The Communication also talks up the possibility of “so-called ‘trusted flaggers’, as specialised entities with specific expertise in identifying illegal content,” being given special privileges to initiate content removal. However, we already have bodies that have expertise in identifying illegal content. They’re called courts. As analyses of the Communication by European Digital Rights (EDRi), the Center for Democracy and Technology (CDT), and Intellectual Property Watch point out, shifting the burden of ruling on the legality of content from courts onto private platforms and their “trusted flaggers” will inevitably result in over-removal by those platforms of content that a court would have found to be lawful speech.

The Communication clearly foreshadows future legislative measures as soon as 2018 if no significant progress is made by the platforms in rolling out automated filtering and trusted flagging procedures on a “voluntary” basis. This means that the Communication, although expressed to be non-binding, is not really “voluntary” at all, but rather a form of undemocratic Shadow Regulation by the unelected European Commission. And the passage of the upload filtering mandate in the Digital Single Market Directive would be all the encouragement needed for the Commission to press forward with its broader legislative agenda.

The Link Tax Paid To Publishers … That Publishers Don’t Want

The upload filtering mandate in Article 13 isn’t the only provision of the proposed Directive that concerns us. Another provision of concern, Article 11, would impose a new “link tax” payable to news publishers on websites that publish small snippets of news articles to contextualize links to those articles. Since we last wrote about this, an interesting new report has come out providing evidence that European publishers—who are the supposed beneficiaries of the link tax—actually oppose it. The report also states:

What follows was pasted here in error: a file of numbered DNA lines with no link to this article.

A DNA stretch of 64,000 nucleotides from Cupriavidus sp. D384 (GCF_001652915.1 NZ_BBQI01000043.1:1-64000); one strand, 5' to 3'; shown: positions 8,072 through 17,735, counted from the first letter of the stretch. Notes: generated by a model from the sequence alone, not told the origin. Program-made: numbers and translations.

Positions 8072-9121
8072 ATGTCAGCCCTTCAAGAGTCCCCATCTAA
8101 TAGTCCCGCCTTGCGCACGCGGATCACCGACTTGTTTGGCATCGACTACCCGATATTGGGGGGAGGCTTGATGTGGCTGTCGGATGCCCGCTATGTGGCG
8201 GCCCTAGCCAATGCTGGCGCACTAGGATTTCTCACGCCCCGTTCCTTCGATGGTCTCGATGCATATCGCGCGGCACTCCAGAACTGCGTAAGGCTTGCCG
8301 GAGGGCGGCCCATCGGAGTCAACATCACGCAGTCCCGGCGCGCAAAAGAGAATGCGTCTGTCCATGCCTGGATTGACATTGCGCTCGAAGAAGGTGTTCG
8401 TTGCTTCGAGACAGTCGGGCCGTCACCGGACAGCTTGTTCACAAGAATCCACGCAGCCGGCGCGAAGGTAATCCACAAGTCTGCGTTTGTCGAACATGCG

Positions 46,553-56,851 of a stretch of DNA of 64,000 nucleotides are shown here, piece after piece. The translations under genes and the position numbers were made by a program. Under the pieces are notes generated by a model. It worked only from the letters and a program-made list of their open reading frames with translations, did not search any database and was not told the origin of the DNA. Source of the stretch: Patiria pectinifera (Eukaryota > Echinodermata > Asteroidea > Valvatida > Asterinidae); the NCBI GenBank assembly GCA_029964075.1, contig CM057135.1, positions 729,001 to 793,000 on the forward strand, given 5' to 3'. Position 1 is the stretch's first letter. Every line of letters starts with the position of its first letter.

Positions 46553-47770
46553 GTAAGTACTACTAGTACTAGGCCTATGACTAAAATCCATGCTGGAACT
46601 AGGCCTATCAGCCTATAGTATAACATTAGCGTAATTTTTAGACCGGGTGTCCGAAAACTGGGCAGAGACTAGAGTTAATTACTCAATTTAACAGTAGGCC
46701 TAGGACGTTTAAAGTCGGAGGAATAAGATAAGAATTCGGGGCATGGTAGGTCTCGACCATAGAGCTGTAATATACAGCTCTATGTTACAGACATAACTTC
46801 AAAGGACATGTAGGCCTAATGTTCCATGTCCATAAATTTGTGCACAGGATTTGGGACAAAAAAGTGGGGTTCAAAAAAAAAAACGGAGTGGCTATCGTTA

[T]here is little evidence that the decline in newspaper revenues has anything to do with the activities of news aggregators or search engines (that appear as the primary targets of the new right). In fact, it is widely recognised that there are two reasons for the decline in newspaper revues: changes in advertising practice associated with the Internet (but not especially related to digital use of new material on the Internet); and the decline in subscriptions, which may be in part related to the decision of press publishers to make their products available on the Internet. These are simply changes in the newspaper market that have little, if anything, to do with the supposed “unethical” free riding of other internet operators.

The European Parliament’s Civil Liberties (LIBE) Committee is due to vote on its opinion on the Digital Single Market proposals this Thursday, 19 October. Although it’s not the final vote on these measures, it could be the most decisive one, since a recommendation for deletion of Article 11 and Article 13 at the LIBE committee would be influential in convincing the lead committee (the Legal Affairs or JURI Committee) to follow suit.